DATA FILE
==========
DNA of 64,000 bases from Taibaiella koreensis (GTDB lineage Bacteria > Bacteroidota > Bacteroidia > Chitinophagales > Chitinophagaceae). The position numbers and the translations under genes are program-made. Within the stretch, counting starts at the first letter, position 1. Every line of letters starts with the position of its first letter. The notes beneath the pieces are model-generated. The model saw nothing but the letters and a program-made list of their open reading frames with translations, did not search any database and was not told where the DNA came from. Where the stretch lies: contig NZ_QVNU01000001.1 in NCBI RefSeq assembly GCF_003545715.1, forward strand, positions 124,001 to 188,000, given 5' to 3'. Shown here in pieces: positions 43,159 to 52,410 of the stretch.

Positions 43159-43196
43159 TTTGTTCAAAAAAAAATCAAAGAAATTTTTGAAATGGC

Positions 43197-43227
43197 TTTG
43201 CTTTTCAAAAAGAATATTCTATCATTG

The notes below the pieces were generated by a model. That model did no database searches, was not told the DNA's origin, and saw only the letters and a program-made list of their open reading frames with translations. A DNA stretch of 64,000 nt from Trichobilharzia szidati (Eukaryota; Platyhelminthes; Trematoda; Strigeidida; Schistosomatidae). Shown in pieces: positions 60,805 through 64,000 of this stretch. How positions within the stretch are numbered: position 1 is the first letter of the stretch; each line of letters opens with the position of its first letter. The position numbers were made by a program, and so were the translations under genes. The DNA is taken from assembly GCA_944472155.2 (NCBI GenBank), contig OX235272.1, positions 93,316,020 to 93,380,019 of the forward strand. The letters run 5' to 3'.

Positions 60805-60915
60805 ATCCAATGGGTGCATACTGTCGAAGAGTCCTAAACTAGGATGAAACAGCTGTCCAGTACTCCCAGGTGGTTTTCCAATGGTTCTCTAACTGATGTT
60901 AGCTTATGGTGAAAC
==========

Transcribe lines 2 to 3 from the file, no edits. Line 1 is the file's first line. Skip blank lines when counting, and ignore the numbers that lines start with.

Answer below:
Positions 43159-43196
43159 TTTGTTCAAAAAAAAATCAAAGAAATTTTTGAAATGGC